Ernest Jones had arranged for Sigmund Freud, his daughter, Anna and other members of his family to be evacuated from Vienna to London in June 1938. This move led to an exacerbation of the tension between the London and Vienna schools. Melanie Klein was bitterly resentful of the invasion of what she saw as her psychoanalytic territory. There was intense competition for training candidates as well as for patients.
In 1942, Susan Isaacs was deeply involved in bringing about changes in the constitution of the British Psychoanalytic Society to ensure power was no longer concentrated in a small number of the older members, especially Edward Glover. In early 1943, the Society set up a series of important discussions, hereafter known as the Controversial Discussions, on the most main points of disagreement between the Freudians and the Kleinians. The first two meetings were focused on Susan Isaacs’s paper on the nature of ‘phantasy’. These drew on Kleinian theory and were strongly criticised by the Freudian group. It took until 1946 before a compromise was reached allowing a separation of training groups allowing both Kleinians and Freudians a strong degree of autonomy.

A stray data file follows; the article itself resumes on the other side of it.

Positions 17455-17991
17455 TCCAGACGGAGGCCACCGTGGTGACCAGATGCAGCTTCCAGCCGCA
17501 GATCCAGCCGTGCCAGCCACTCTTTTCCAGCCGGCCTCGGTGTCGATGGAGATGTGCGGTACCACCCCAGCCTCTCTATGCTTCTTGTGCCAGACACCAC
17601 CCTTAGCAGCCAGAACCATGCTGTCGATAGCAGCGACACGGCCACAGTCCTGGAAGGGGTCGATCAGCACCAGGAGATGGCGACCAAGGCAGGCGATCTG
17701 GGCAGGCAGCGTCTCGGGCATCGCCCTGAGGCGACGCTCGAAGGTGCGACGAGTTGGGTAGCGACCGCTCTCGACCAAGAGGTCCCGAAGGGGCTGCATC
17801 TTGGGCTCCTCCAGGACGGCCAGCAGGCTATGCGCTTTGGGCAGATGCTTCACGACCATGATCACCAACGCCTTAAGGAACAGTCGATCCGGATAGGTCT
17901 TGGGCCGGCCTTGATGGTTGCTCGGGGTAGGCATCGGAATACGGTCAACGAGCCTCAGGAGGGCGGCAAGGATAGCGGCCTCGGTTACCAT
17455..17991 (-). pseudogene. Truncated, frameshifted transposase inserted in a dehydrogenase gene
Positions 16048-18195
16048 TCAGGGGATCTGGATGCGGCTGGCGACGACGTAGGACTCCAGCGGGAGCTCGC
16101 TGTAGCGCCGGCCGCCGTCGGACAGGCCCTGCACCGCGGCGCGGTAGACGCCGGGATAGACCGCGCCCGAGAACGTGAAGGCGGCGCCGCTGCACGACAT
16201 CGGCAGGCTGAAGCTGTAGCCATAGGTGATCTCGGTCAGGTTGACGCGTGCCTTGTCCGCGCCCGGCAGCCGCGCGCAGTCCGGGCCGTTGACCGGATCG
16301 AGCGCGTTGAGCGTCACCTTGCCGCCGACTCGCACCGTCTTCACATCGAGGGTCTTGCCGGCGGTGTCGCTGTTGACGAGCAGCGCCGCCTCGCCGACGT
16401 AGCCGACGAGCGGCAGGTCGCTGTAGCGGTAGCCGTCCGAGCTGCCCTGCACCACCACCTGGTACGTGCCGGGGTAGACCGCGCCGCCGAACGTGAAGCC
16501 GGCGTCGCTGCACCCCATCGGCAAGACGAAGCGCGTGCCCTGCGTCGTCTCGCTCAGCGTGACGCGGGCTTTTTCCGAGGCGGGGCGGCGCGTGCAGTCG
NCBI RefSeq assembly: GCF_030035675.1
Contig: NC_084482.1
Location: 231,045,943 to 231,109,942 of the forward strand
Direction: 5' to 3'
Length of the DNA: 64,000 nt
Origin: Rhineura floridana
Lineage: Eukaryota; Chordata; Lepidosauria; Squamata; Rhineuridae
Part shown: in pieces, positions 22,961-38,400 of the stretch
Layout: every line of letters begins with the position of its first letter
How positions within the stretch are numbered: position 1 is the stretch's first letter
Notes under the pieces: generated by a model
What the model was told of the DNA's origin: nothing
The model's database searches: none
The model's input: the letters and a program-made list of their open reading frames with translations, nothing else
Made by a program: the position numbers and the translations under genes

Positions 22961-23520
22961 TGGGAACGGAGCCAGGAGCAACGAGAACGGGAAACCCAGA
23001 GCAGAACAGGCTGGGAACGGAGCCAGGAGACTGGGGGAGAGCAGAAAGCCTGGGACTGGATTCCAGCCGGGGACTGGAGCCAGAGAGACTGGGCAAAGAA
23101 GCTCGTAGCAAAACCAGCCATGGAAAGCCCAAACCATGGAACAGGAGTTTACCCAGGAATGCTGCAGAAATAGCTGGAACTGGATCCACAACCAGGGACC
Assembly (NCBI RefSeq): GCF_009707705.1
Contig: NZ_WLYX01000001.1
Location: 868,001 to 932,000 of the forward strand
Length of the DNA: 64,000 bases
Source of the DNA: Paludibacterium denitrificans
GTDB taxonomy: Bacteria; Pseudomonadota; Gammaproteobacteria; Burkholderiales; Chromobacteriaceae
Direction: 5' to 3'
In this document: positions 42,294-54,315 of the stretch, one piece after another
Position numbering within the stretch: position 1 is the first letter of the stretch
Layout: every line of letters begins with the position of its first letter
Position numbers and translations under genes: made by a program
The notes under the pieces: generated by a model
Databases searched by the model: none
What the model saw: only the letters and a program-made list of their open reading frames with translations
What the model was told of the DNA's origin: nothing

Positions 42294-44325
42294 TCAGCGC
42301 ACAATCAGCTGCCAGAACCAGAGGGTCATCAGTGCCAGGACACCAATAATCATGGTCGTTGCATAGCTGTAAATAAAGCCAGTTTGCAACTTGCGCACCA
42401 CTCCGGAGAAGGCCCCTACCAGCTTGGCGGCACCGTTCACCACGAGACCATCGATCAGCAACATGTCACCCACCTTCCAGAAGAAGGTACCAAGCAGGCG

By this time, Susan had experienced a recurrence of her breast cancer. Her two-year long terminal illness was marked by much painful suffering. Ten months before she died in October 1948, she was awarded the CBE, a recognition of her major contributions to both education and psychoanalysis.